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Mon, 01.25.1858

Robert Curry Owens, Businessman born

Robert Curry Owens and Family

*The birth of Robert Curry Owens is celebrated on this date in 1858. He was a Black businessman. He was born in Los Angeles, California, to Charles Owens, a livery stable owner, and Ellen Mason-Owens. As the first-born grandson to the Owens-Mason union, Robert rose to prominence in Los Angeles after inheriting his father’s and grandmother Bridget “Biddy” Mason’s estate.

During his childhood, Owens attended J.B. Sanderson’s School for Blacks in Oakland, California, and completed his education in 1879 after studying business. Throughout his youth, Owens worked as a ranch laborer and a charcoal peddler and even drove the street sprinkler for Los Angeles city contractors. When Charles Owens died in 1882, Robert and his brother, Henry L., inherited their father’s real estate holdings in Los Angeles, including The Owens Livery Stable.

With his inheritance in 1891, he constructed a new livery stable on her real estate holdings and a six-story building worth $250,000. Owens even purchased one of the most elegant homes in a predominately white neighborhood for his wife Annie and their two daughters Gladys and Manila L. In addition, the Owens business block along Spring Street housed several of L.A.’s black-owned establishments. By the start of the twentieth century, Owens’ property holdings were worth a quarter million dollars, making him the wealthiest African American on the west coast.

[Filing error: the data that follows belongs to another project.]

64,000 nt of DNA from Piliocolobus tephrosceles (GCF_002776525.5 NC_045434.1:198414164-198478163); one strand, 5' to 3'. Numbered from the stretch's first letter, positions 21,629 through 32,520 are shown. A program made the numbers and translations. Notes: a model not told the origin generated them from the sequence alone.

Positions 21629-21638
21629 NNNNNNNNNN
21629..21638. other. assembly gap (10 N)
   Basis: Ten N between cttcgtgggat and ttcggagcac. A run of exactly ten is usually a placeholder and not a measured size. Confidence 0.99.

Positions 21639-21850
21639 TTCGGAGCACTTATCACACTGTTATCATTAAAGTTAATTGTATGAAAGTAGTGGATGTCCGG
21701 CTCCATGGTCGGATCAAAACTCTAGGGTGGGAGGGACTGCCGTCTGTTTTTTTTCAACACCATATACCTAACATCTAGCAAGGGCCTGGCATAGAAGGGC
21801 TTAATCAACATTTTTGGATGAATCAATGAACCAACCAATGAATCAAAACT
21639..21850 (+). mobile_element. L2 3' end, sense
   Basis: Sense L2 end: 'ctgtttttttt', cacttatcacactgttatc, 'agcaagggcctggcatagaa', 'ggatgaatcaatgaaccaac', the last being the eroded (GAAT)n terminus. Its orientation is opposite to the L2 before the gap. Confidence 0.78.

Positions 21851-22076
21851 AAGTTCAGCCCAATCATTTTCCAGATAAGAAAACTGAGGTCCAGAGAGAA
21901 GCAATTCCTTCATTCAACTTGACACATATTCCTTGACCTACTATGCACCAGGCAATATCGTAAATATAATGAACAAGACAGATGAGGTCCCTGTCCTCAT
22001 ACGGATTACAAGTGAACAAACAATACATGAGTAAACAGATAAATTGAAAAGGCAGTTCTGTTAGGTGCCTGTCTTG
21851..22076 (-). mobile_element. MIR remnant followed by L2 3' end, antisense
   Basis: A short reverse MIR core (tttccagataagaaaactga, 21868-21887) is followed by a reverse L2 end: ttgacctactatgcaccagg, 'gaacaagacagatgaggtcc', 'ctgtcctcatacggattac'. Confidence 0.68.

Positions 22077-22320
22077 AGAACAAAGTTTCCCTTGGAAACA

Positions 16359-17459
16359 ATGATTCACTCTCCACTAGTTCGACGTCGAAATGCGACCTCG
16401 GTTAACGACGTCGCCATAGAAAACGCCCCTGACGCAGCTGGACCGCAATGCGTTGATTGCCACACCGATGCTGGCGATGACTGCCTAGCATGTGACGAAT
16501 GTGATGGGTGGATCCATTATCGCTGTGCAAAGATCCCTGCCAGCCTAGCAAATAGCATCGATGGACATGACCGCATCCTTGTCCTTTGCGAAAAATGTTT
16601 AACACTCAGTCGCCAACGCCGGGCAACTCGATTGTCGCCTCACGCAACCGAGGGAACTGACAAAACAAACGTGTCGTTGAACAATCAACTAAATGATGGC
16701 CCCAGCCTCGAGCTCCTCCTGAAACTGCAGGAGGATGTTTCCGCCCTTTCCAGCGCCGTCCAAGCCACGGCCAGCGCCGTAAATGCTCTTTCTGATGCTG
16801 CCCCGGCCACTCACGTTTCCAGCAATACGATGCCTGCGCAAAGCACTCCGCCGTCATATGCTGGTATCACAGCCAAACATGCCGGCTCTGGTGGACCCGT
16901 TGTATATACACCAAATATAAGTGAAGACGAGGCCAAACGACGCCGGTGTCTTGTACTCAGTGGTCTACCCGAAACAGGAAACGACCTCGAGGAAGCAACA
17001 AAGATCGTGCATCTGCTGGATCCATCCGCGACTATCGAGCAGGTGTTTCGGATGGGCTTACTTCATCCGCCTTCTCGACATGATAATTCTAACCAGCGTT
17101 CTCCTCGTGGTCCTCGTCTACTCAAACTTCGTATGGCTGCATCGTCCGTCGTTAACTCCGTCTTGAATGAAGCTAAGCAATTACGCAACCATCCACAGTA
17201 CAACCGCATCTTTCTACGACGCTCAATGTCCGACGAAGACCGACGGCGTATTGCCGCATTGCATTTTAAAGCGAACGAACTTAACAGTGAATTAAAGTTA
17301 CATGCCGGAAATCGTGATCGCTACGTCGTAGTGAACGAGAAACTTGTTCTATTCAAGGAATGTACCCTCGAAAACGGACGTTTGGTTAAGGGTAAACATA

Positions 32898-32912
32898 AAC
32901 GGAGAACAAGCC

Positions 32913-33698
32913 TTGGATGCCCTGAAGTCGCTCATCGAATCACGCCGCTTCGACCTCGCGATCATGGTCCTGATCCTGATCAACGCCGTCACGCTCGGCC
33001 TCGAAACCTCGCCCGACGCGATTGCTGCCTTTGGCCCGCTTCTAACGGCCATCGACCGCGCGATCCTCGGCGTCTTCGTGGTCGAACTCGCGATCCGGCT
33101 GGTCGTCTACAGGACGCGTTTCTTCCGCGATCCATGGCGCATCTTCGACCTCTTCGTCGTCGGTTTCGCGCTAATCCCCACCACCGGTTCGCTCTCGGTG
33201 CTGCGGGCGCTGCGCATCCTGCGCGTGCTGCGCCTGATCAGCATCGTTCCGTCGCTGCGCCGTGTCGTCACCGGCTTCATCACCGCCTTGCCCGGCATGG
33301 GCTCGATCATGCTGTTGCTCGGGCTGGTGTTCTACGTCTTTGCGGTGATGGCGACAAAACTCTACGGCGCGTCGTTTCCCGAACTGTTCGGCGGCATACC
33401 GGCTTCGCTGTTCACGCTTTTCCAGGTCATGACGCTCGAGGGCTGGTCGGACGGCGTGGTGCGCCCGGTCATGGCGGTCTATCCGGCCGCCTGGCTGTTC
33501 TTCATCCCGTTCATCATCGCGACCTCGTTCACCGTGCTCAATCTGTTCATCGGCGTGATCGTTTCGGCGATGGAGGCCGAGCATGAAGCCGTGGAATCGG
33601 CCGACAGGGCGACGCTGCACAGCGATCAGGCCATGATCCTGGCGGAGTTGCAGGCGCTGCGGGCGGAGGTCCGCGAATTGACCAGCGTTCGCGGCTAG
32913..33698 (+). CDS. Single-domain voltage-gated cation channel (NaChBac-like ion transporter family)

Owens emerged as a leader of Black Los Angeles and an interracial diplomat during the 1880s. He became the first black man to attend the California State Republican Convention and served on the Los Angeles County Executive Committee. A firm advocate of “uplift ideology,” Owens identified Booker T. Washington as “one of the most prominent figures of all great men of the world.” Owens contributed significantly to the Tuskegee Institute and often provided funding for poor students. 

His influence declined during the latter part of the Progressive Era as new African American leaders of the Black middle class emerged. Robert C. Owens died on February 14, 1932.

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